A Nitrous Oxide Engine, or Nitrous Oxide System commonly referred to and known as NOS, is an internal combustion engine in which oxygen for burning the fuel comes from the decomposition of nitrous oxide, N2O, as well as air. The system increases the engine’s power output by allowing fuel to be burned at a higher-than-normal rate, because of the higher partial pressure of oxygen injected with the fuel mixture. Nitrous oxide is not flammable at room temperature, it only becomes flammable under extensive pressure. Nitrous injection systems may be “dry”, where the nitrous oxide is injected separately from fuel, or “wet” in which additional fuel is carried into the engine along with the nitrous. NOS may not be permitted for street or highway use, depending on local regulations. N2O use is permitted in certain classes of auto racing. Reliable operation of an engine with nitrous injection requires careful attention to the strength of engine components and to the accuracy of the mixing systems, otherwise destructive detonations or exceeding engineered component maximums may occur.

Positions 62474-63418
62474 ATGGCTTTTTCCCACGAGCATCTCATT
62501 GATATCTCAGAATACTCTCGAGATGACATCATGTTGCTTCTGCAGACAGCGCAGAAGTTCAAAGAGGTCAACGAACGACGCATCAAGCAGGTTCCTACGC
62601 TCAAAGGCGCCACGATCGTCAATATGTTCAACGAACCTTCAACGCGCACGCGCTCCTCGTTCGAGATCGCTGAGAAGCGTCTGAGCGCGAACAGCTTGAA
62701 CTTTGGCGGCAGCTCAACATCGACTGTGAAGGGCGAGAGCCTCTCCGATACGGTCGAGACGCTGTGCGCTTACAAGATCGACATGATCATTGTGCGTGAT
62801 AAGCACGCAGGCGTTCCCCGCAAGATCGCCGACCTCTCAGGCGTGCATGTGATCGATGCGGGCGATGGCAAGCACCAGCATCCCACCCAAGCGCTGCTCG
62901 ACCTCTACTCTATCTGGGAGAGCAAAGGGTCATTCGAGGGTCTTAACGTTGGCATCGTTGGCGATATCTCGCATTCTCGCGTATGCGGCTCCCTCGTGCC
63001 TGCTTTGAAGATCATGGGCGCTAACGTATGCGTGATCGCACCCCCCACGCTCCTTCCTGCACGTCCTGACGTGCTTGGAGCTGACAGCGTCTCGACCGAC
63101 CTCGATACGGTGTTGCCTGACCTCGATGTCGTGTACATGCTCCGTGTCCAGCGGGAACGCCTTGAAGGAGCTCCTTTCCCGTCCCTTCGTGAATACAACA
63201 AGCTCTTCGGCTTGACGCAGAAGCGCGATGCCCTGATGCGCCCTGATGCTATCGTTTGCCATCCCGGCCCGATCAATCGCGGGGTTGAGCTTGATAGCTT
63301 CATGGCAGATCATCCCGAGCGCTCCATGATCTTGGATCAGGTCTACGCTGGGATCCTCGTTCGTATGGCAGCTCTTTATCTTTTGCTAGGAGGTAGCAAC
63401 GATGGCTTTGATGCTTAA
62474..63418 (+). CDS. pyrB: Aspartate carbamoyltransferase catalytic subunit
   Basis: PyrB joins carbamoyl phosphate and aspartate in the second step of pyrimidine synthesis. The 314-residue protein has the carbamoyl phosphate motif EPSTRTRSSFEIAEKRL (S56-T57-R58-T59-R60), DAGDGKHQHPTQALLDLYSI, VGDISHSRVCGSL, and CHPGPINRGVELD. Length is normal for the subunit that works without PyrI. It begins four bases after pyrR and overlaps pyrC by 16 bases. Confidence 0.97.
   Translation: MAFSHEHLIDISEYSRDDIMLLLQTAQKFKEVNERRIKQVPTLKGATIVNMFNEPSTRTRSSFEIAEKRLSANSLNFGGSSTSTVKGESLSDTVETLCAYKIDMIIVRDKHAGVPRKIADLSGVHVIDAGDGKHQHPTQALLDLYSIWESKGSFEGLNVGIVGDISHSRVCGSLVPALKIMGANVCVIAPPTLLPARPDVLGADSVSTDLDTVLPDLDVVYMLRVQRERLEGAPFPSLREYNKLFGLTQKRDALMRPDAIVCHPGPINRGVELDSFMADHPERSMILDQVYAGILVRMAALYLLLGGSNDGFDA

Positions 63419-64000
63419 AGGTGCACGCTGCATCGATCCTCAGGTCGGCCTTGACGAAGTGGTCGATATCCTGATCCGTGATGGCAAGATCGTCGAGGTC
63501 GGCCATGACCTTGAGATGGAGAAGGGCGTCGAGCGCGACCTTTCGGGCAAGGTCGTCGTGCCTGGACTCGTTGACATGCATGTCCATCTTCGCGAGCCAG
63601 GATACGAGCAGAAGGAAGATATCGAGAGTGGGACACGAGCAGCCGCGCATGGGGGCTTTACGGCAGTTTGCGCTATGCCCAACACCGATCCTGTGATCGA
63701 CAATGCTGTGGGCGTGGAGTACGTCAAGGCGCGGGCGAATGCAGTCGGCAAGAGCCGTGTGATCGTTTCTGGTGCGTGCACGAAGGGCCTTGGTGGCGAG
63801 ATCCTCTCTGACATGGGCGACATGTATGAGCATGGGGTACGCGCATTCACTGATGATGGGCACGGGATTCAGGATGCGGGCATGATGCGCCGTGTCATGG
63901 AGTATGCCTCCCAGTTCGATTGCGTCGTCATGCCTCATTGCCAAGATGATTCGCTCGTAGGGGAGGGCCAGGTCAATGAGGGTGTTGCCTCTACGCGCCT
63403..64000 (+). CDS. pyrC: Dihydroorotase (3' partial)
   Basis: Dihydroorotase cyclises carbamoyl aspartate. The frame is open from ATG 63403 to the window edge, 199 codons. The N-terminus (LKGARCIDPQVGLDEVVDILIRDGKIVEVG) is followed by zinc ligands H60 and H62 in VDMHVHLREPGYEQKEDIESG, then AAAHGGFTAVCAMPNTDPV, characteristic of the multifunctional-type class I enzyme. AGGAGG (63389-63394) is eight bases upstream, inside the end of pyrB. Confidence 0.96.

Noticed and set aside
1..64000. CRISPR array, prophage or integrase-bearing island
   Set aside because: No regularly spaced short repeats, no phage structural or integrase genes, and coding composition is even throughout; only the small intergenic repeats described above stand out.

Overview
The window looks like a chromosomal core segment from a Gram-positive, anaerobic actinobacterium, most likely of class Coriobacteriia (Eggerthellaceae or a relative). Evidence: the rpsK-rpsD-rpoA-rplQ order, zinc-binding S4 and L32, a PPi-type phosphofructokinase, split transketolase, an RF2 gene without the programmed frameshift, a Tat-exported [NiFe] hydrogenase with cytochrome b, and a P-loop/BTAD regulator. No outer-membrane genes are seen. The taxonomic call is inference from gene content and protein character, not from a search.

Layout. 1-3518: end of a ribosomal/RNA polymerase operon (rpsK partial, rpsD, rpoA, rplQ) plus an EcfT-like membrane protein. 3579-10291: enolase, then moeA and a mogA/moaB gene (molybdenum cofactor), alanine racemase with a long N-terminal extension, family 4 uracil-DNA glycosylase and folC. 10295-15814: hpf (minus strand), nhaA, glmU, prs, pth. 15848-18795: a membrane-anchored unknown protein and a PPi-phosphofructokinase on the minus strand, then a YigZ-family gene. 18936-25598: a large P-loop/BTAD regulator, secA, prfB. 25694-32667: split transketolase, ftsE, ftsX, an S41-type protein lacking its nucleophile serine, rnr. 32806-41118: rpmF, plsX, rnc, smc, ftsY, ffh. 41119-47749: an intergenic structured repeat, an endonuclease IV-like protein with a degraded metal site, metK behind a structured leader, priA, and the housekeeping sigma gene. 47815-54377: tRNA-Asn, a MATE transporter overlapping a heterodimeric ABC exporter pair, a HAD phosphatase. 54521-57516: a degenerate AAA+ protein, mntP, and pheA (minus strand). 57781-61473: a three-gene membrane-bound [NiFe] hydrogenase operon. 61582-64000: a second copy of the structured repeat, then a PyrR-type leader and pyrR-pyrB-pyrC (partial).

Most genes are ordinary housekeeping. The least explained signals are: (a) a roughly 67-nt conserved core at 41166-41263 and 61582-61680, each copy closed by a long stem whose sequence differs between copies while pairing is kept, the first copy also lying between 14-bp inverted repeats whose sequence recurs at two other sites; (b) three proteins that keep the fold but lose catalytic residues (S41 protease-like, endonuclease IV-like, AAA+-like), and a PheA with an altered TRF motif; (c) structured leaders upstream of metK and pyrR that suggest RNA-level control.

There are two categories of nitrous systems: dry & wet with four main delivery methods of nitrous systems: single nozzle, direct port, plate, and bar used to discharge nitrous into the plenums of the intake manifold. Nearly all nitrous systems use specific orifice inserts, called jets, along with pressure calculations to meter the nitrous, or nitrous and fuel in wet applications, delivered to create a proper air-fuel ratio (AFR) for the additional horsepower desired.
In a dry nitrous system the nitrous delivery method provides nitrous only. The extra fuel required is introduced through the fuel injectors, keeping the manifold dry of fuel. This property is what gives the dry system its name. Fuel flow can be increased either by increasing the pressure or by increasing the time the fuel injectors remain open.